2.4 Statistical analysis
We used nonparametric statistical tests (Fisher’s exact test, Mann-Whitney U-test) to generate p-values that were two-tailed, with probability of Type I error (alpha) less than 0.05 considered statistically significant. Application of Bonferroni correction for multiple comparisons yielded critical p < 0.025 for each of two primary outcome comparisons (adult and pediatric) and critical p < 0.002 for each of 24 secondary outcome comparisons (12 measures, adult and pediatric). All statistical analyses were performed using Stata 15.1 (StataCorp. 2017. Stata Statistical Software: Release 15. College Station, TX: StataCorp LLC).
IQR - interquartile range. *p > 0.05 for adult versus pediatric comparison; all other adult versus pediatric comparisons in table were associated with p < 0.05. P-values were generated using Fisher’s exact test for categorical (%) variables and Mann-Whitney U-test for continuous (median) variables. In ambulatory sample, ‘Adult’ refers to ≥18 years of age, and ‘Pediatric’ refers to <18 years of age. In inpatient sample, ‘Adult’ refers to admission to adult epilepsy center (The George Washington University School of Medicine and Health Sciences Epilepsy Center) and ‘Pediatric’ refers ton admission to npediatric epilepsy center (Boston Children’s Hospital).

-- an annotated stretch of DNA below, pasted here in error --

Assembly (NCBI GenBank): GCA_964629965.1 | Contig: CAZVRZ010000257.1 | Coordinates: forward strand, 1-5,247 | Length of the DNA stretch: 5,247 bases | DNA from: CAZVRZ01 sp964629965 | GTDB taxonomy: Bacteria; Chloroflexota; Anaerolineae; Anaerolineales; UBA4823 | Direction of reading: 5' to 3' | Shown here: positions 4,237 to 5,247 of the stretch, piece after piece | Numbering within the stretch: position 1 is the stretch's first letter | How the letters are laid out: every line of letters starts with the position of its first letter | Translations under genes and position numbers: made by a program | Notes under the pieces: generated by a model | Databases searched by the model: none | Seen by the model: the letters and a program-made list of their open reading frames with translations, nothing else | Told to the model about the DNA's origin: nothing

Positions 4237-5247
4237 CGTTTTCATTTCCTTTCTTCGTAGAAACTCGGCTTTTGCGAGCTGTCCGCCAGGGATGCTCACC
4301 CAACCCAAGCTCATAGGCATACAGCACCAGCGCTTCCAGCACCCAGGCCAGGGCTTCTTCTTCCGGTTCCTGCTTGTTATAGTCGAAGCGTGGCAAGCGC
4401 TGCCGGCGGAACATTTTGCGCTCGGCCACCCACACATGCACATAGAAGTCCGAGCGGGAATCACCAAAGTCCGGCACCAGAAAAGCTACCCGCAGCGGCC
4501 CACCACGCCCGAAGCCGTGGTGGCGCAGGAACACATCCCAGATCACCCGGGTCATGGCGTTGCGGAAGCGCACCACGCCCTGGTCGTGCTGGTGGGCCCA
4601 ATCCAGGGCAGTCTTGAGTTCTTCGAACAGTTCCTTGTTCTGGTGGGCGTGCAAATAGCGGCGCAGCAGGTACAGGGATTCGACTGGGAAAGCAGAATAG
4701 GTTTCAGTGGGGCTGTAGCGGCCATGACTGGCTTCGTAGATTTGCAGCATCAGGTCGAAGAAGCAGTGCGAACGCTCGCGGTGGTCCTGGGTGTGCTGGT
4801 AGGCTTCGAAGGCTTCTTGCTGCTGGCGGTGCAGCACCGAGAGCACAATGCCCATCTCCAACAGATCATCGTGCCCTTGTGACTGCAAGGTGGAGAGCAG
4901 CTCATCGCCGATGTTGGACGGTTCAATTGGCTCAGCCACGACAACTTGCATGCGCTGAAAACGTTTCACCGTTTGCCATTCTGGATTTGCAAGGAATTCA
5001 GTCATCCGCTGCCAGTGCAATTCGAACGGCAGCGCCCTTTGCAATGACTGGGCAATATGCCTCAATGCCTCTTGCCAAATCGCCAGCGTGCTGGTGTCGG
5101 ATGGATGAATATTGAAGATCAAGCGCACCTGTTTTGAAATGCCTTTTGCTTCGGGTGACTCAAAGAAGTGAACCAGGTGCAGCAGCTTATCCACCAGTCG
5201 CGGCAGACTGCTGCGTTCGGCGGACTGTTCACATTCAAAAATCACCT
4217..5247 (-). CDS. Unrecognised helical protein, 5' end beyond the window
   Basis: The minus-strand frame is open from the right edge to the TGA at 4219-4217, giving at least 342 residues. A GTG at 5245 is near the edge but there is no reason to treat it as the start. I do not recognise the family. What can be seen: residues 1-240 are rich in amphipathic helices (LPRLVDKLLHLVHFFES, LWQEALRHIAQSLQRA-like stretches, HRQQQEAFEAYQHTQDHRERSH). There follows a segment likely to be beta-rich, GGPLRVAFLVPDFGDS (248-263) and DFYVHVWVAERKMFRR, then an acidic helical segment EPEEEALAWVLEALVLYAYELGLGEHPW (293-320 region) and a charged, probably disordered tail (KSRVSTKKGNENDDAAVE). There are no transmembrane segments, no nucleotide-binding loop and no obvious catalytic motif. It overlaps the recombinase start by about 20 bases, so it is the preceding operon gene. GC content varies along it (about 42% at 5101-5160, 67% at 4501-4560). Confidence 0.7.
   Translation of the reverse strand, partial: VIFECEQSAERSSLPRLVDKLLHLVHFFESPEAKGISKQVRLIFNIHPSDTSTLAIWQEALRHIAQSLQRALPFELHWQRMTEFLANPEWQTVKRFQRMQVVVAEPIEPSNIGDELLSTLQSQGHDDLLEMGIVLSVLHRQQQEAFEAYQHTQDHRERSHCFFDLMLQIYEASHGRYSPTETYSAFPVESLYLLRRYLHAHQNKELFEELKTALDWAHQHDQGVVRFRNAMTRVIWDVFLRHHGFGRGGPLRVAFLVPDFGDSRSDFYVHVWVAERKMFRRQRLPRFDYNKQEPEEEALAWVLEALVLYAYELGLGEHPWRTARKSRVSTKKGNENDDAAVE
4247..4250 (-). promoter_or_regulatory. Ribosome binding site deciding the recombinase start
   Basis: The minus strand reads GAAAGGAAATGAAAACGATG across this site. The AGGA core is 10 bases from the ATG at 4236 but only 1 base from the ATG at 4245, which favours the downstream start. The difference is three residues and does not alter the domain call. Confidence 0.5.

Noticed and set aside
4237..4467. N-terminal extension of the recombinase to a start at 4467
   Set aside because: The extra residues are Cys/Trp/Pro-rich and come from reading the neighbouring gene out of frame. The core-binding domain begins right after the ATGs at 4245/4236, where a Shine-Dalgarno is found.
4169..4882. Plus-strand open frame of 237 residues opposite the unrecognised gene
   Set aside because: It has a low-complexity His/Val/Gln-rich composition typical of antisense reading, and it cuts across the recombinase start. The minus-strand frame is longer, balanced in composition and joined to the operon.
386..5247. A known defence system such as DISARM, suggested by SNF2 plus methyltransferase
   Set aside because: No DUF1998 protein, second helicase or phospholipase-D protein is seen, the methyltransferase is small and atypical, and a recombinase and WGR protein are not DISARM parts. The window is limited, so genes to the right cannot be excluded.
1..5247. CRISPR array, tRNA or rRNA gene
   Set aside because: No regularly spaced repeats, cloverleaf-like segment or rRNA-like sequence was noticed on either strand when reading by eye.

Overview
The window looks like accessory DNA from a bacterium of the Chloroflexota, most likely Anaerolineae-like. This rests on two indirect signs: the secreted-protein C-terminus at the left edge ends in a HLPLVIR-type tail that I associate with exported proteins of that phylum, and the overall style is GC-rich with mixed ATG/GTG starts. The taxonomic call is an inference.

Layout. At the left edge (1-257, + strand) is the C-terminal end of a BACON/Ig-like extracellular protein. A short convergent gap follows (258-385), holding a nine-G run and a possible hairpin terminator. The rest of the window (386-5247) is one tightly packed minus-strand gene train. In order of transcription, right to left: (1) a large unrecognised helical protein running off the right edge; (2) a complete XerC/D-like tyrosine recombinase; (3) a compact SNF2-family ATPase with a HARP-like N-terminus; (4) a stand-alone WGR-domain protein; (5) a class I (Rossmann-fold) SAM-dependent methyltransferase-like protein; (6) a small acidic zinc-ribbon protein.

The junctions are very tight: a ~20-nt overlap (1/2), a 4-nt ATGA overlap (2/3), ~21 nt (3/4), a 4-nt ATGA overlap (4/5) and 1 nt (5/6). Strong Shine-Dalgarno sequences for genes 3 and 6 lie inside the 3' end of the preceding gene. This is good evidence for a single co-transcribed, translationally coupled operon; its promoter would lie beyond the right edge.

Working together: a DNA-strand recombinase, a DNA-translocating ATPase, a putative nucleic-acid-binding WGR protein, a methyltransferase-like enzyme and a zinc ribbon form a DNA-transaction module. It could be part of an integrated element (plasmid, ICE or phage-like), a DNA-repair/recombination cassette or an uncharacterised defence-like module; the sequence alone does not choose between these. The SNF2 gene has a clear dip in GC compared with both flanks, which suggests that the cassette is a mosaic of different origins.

Fig. 1 shows derivation of AVEM and inpatient VEM study samples, and Table 1 summarizes sample demographics, VEM duration, and number of pushbutton and video-recorded events. AVEM outcomes and comparison with inpatient VEM outcomes are shown in Fig. 2 (adult) and Fig. 3 (pediatric). Primary outcome for AVEM was 62.5% (5,766/9221) when adult and pediatric samples were combined. AVEM outcome was similar to that of inpatient VEM in adults (61.7%, 5,254/8,515 ambulatory; 54.4%, 43/79 inpatient; p = 0.201), but lower than that of inpatient VEM in pediatric samples (72.5%, 512/706 ambulatory; 86.3%, 308/357 inpatient; p < 0.001). Table 2, Table 3 compare descriptive and outcome variables by age-group (adult/pediatrics) and by VEM modality (ambulatory/inpatient).